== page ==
BERLIN (AP) — Bayern Munich is realizing that all publicity is not necessarily good publicity.
Bayern’s chief executive, Oliver Kahn, defended the German soccer club’s contentious sponsorship agreement with Qatar on Monday, saying he was sure their partnership had helped bring positive change to the oil-rich Persian Gulf state.
“I think very much has happened,” Kahn said at a panel discussion hosted by Bayern to answer its fans’ concerns over Qatar’s involvement in the club. “Because we’re sitting here today and discussing this very important topic.”
Kahn referred to “many meetings” that Bayern had had with Qatari officials and said “sports can change a lot.”
But pressed on what exactly had been achieved, Kahn was unable to give examples of any concrete action taken by the club or by Qatar at the club’s behest to improve working conditions for migrant workers in the country.
Qatar is due to host soccer’s World Cup later this year, but the buildup has been marred by allegations of human abuses against migrant workers with thousands of unexplained deaths and widespread exploitation of laborers.
Kahn said Bayern had recently met with Qatari officials in London and that he spoke to them about diversity and tolerance.
“These are the discussions that are very, very important to me personally,” Kahn said. “I think that’s how we can move forward step by step.”
Bayern president Herbert Hainer agreed.
“Of course, it doesn’t happen overnight,” Hainer said. “But democracy in Germany didn’t occur overnight. It was also a development process.”
Monday’s little-advertised panel discussion was the result of a call for dialog from fan representatives following Bayern’s tumultuous AGM last November, when Kahn, Hainer and other presidium members were booed for not permitting a debate of Bayern’s lucrative partnership with Qatar Airways.
Bayern’s players wear their airline’s logo on their jersey sleeves. The sponsorship agreement runs to 2023.
Christoph Heusgen, Germany’s former ambassador to the United Nations, hosted Monday’s discussion, which was not announced by the club on social media. There were no women on the panel. No media were present either, but anyone interested could watch after logging in to Bayern’s website.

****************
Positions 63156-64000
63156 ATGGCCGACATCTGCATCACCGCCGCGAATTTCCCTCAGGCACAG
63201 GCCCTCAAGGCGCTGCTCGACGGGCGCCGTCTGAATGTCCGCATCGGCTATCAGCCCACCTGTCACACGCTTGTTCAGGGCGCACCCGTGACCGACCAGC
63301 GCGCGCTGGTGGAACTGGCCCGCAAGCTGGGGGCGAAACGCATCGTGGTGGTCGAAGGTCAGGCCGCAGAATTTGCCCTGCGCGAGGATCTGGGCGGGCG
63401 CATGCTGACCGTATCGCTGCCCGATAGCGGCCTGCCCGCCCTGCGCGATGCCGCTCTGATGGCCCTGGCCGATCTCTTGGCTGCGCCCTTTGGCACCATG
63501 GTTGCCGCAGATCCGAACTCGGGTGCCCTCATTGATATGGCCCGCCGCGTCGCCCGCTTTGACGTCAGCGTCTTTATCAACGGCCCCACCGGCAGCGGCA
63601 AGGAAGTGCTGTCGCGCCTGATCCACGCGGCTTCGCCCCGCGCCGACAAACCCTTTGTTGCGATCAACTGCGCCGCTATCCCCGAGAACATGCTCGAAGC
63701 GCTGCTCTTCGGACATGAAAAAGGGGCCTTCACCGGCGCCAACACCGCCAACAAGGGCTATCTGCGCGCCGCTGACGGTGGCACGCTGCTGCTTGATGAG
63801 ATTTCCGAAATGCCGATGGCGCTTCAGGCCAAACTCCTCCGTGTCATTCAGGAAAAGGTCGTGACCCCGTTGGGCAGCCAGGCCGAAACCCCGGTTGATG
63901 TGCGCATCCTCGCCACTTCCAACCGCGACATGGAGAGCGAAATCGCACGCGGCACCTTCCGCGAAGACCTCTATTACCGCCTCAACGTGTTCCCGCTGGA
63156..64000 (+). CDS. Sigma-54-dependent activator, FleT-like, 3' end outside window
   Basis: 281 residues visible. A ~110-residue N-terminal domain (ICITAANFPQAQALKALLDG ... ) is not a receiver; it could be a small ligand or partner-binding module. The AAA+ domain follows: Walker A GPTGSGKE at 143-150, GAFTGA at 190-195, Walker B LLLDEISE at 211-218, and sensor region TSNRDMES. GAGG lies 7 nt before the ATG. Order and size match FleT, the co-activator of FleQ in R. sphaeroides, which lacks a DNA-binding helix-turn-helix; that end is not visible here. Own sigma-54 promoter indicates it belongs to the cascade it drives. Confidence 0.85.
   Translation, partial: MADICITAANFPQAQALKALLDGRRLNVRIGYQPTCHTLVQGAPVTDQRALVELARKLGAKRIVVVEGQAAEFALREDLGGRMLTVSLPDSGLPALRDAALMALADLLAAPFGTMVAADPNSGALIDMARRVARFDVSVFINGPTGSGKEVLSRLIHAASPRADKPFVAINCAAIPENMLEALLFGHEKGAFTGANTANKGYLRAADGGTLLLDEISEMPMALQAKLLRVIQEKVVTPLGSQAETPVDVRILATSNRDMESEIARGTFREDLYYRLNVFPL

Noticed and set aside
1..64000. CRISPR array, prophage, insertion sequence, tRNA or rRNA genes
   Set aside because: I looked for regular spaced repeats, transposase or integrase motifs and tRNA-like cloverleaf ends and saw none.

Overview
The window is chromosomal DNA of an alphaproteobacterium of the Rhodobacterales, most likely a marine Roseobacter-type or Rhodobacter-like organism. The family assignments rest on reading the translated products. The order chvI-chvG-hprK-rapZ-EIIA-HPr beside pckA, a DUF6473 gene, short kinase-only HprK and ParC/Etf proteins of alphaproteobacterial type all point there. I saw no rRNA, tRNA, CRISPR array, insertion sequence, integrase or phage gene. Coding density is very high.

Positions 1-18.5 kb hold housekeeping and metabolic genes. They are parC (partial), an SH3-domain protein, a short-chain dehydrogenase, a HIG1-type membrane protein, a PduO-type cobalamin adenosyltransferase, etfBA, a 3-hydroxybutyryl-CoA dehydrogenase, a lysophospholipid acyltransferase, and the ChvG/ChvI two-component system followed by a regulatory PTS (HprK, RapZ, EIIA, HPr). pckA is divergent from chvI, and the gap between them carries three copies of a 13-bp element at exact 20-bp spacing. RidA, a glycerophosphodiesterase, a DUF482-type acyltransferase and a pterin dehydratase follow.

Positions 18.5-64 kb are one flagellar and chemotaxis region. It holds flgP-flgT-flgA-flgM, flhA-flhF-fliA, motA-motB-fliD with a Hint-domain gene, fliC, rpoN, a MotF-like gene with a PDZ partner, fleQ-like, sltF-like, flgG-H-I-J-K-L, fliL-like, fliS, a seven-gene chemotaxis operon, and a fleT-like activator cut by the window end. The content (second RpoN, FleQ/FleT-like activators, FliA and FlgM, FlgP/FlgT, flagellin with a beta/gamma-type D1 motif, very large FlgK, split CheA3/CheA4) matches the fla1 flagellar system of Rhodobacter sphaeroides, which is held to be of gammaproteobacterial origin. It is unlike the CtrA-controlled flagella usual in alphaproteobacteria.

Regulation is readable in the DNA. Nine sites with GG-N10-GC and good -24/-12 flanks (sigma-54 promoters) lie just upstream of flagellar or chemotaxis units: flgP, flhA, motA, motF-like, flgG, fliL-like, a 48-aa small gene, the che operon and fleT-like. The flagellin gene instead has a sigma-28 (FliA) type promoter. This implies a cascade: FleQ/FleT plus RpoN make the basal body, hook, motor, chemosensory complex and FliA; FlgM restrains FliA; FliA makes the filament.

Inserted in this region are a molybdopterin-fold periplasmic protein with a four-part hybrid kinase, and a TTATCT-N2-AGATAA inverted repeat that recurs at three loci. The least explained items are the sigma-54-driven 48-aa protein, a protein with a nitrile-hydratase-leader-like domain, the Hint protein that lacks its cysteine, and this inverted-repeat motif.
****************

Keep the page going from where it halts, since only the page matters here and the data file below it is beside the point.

Sigmar Gabriel, Germany’s former foreign affairs minister, began by saying any country needs time for reforms and he cautioned against applying German standards elsewhere.
Both Hassan Al-Thawadi, the secretary general of the World Cup supreme committee, and Max Tuñón, the head of the International Labor Organization in Doha, referred to improvements in migrant workers’ conditions in recent years. Tuñón’s ILO has been working with the Qatari government on labor reform since 2018.
Abdulla bin Mohammed bin Saud Al Thani, Qatar’s ambassador to Germany, pointed to the claims of vote buying when Germany was awarded the 2006 World Cup and said there was undue attention on Qatar’s involvement in French club Paris Saint-Germain. He also disputed the reported figure of 6,500 migrant worker deaths in Qatar.
Stephen Cockburn of Amnesty International said it wasn’t possible to know exactly how many migrant workers have died constructing stadiums in Qatar.
“There have been thousands of deaths that have not been investigated,” Cockburn said, before suggesting the lack of checks were deliberate to avoid paying compensation to bereaved family members.
Michael Windfuhr of the German Institute for Human Rights suggested Bayern should be more open about its involvements with Qatar.
“It’s also important for companies to communicate openly about what you are doing, what you can do in a country like this,” Windfuhr said.
Bayern fan representative Michael Ott highlighted Qatar’s attempt to influence former German soccer federation president Theo Zwanziger though a former CIA agent, and he wondered about press freedoms in the country.
“Why are critical guest workers or imprisoned in Qatar under questionable circumstances? If you are so serious about the reforms, then you can engage in a debate with them,” Ott said.
Another Bayern fan, Robin Feinauer, helped organize a public meeting in January 2020 titled “Qatar, human rights and FC Bayern” in Munich. It featured two migrant workers who spoke of their experiences working on stadium construction. Bayern was invited to that meeting at the time but didn’t send a representative.
On Monday, Feinauer rued that there wasn’t enough time in their more than two-hour meeting to ask Kahn and Hainer all the questions they wanted to ask.
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